Much more useful is Chrome’s built-in media player. It lets you stop and start videos and audio, jump to the next or previous track, and play the media in its own window. Especially nice is that you can control all media in all tabs simultaneously with the player. On the downside, it doesn’t let you control the volume. To get to the controller, click the small music-note icon that appears to the right of the address bar when you go to a web page and start to play music, video, or other sound.

Chrome’s media controller lets you play all media in your open tabs, including stopping, starting, and more.


Chrome also has a hidden side panel that you may or may not find useful. There are only a few things you can show here, including your browsing history, your bookmarks, a list of web pages or articles you’ve put in a reading list you want to get to later, putting the current web page into “reading mode,” and doing a search.

What’s more, you have to know where to find each of these items to launch its panel. For instance, to see your reading list, you click the three-dot icon at the upper right of the screen, then select Bookmarks and Lists > Reading List > Show Reading List. Once the panel is visible, you can click its pin icon to place a Reading List icon at the top of the screen, and from then on you can launch the Reading List panel with a single click. But you have to go through the same process to add any of the other panels. It’s a convoluted way to access a feature that doesn’t seem terribly valuable in the first place.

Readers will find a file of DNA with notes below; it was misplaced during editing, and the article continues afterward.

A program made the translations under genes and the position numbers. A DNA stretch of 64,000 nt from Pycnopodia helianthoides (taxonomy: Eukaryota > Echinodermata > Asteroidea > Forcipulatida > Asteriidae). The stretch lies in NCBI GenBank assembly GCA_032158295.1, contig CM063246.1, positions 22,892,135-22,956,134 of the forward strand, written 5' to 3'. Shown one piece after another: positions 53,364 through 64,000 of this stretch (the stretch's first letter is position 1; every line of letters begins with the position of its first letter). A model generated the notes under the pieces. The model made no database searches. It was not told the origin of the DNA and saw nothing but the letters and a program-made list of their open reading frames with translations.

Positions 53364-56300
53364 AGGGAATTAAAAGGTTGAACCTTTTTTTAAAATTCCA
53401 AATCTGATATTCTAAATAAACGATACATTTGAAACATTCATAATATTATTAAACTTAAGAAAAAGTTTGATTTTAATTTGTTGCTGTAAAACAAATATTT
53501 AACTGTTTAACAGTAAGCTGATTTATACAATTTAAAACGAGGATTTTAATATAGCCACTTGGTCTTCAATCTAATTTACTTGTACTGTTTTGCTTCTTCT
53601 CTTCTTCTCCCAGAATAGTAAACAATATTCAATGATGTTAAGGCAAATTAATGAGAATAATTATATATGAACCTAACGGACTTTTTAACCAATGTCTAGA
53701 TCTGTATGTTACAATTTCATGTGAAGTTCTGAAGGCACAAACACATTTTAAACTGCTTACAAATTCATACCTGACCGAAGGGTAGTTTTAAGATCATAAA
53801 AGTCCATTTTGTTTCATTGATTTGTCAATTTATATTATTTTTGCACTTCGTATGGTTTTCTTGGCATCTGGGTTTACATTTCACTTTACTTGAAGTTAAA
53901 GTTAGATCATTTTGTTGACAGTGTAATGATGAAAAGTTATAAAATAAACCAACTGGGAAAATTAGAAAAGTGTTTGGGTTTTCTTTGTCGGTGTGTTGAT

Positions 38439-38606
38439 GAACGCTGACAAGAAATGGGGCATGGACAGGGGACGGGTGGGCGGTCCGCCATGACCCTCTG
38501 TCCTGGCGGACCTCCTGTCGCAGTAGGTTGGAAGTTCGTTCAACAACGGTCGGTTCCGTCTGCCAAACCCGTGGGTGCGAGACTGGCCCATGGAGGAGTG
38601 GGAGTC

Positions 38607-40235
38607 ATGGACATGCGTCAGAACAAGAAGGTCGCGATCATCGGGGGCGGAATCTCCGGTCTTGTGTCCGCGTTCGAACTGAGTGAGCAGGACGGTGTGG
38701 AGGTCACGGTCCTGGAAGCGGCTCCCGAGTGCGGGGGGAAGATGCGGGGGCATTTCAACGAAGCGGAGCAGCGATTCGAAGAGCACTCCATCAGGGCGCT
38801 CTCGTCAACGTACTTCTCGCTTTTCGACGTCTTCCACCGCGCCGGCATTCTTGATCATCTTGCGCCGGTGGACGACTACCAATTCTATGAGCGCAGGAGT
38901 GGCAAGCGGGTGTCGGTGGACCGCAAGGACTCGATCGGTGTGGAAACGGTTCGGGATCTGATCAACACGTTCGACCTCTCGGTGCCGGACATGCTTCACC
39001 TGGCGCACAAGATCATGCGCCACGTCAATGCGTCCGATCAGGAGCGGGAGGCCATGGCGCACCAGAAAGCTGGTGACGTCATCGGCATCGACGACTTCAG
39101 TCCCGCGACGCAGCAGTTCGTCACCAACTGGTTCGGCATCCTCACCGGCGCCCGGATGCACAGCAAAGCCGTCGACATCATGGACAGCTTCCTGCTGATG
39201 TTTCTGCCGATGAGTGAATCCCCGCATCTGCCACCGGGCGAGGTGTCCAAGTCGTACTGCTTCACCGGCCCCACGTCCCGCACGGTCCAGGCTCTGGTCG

Long story short: I find the side panel useless, but as the saying goes, your mileage may vary.


Edge has what I believe to be the best single feature offered in a browser: Collections. It lets you gather web pages, images, and portions of web pages into a sidebar and organize them by categories. You can also add notes to each of your collections and copy them to the clipboard, and from there paste them into an application. I’ve found it to be an incredible productivity-booster, and I use it constantly throughout my working day.